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A former Assistant Secretary with the Ministry of Women and Child Development in West Bengal for three months, Lakshmi Bhavya has been championing the cause of menstrual hygiene in her district. By associating herself with the Lalana Campaign, a holistic menstrual hygiene awareness campaign which is conducted by the Anahat NGO, Lakshmi has been slowly breaking taboos when it comes to periods and menstrual hygiene.

A Gender Rights Activist working with the tribal and marginalized communities in india, Srilekha is a PhD scholar working on understanding body and sexuality among tribal girls, to fill the gaps in research around indigenous women and their stories. Srilekha has worked extensively at the grassroots level with community based organisations, through several advocacy initiatives around Gender, Mental Health, Menstrual Hygiene and Sexual and Reproductive Health Rights (SRHR) for the indigenous in Jharkhand, over the last 6 years.

Srilekha has also contributed to sustainable livelihood projects and legal aid programs for survivors of sex trafficking. She has been conducting research based programs on maternal health, mental health, gender based violence, sex and sexuality. Her interest lies in conducting workshops for young people on life skills, feminism, gender and sexuality, trauma, resilience and interpersonal relationships.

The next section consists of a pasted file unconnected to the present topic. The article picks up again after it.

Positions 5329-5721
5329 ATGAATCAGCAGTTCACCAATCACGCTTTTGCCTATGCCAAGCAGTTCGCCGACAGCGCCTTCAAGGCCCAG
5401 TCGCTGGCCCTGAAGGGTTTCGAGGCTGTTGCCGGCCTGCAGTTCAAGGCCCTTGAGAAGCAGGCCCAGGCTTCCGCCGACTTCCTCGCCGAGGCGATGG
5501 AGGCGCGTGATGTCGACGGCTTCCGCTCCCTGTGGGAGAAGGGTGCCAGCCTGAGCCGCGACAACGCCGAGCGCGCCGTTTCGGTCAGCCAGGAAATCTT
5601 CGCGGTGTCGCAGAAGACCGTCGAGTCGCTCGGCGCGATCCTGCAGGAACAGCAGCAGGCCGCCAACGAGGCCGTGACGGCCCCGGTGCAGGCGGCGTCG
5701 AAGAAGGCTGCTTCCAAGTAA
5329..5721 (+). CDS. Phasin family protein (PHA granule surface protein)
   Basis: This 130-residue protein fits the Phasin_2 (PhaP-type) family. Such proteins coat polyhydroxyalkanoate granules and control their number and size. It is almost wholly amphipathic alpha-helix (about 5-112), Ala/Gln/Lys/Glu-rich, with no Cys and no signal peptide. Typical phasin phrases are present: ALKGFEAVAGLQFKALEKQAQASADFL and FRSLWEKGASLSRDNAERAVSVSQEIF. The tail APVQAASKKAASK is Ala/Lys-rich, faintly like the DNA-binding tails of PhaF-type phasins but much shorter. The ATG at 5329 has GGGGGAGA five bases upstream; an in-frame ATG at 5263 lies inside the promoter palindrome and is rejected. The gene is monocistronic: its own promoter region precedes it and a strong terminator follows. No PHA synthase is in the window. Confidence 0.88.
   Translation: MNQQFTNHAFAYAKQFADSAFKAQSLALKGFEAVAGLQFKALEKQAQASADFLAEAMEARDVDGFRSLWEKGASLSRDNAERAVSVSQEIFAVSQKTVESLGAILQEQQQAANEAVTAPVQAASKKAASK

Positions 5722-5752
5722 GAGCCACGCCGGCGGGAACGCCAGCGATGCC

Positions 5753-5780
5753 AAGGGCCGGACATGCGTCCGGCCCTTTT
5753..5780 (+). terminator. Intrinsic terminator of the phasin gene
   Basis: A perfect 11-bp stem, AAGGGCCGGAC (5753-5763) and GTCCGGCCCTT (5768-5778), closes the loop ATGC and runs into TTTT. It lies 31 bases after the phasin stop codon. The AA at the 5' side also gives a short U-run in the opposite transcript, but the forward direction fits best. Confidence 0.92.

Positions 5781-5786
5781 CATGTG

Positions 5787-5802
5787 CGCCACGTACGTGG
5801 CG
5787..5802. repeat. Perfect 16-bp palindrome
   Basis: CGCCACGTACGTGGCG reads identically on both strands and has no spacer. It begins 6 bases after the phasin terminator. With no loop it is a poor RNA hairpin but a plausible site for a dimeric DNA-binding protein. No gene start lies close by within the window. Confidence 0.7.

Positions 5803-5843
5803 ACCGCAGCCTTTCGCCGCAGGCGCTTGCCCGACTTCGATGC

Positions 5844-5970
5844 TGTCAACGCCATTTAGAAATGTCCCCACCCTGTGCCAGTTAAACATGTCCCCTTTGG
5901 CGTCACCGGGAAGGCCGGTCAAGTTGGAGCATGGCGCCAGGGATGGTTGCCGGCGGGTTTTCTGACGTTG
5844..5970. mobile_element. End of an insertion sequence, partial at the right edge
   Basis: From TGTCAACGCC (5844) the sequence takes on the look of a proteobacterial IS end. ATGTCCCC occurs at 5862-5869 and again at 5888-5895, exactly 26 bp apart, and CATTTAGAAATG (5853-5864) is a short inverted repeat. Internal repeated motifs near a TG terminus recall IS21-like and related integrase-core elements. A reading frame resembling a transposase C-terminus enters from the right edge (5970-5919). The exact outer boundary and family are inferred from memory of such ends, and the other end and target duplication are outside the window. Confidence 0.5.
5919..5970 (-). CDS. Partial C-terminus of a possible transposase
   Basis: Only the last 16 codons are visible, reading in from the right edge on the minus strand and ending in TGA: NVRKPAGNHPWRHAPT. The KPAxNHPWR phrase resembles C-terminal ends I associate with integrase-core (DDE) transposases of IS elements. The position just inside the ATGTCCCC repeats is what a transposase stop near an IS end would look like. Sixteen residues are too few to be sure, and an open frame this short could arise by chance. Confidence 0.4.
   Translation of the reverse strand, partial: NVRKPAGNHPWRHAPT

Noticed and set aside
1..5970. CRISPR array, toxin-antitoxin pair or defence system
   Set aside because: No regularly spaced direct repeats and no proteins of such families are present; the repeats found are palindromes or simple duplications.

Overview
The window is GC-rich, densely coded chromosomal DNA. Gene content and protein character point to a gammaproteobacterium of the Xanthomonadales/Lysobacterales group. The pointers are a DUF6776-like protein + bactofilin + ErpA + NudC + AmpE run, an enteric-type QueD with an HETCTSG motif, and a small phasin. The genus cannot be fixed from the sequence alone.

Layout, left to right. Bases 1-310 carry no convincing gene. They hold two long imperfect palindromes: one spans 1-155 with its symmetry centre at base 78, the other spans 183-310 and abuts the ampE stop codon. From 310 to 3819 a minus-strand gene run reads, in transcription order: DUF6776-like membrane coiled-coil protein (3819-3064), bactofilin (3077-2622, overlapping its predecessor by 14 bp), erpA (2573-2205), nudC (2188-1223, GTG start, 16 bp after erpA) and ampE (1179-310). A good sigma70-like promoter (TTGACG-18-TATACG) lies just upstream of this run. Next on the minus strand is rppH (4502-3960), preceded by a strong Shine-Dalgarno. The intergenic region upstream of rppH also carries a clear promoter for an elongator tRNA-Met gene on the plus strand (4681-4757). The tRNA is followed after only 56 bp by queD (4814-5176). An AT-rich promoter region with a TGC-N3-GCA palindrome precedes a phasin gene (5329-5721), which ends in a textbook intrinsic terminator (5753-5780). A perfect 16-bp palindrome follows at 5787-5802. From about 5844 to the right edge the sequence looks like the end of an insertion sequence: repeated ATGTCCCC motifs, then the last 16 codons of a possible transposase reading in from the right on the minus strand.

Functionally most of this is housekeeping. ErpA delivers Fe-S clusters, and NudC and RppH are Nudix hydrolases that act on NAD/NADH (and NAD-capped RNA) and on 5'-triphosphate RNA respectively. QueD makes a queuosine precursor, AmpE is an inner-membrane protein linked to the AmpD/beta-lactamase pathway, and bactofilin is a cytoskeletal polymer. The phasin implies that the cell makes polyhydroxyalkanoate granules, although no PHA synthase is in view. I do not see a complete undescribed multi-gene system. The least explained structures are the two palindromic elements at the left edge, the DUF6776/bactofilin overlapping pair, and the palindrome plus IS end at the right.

A Guwahati-based college student pursuing her Masters in Tata Institute of Social Sciences, Bidisha started the #BleedwithDignity campaign on the technology platform Change.org, demanding that the Government of Assam install
biodegradable sanitary pad vending machines in all government schools across the state. Her petition on Change.org has already gathered support from over 90000 people and continues to grow.

Bidisha was selected in Change.org’s flagship program ‘She Creates Change’ having run successful online advocacy
campaigns, which were widely recognised. Through the #BleedwithDignity campaign; she organised and celebrated World Menstrual Hygiene Day, 2019 in Guwahati, Assam by hosting a wall mural by collaborating with local organisations. The initiative was widely covered by national and local media, and the mural was later inaugurated by the event’s chief guest Commissioner of Guwahati Municipal Corporation (GMC) Debeswar Malakar, IAS.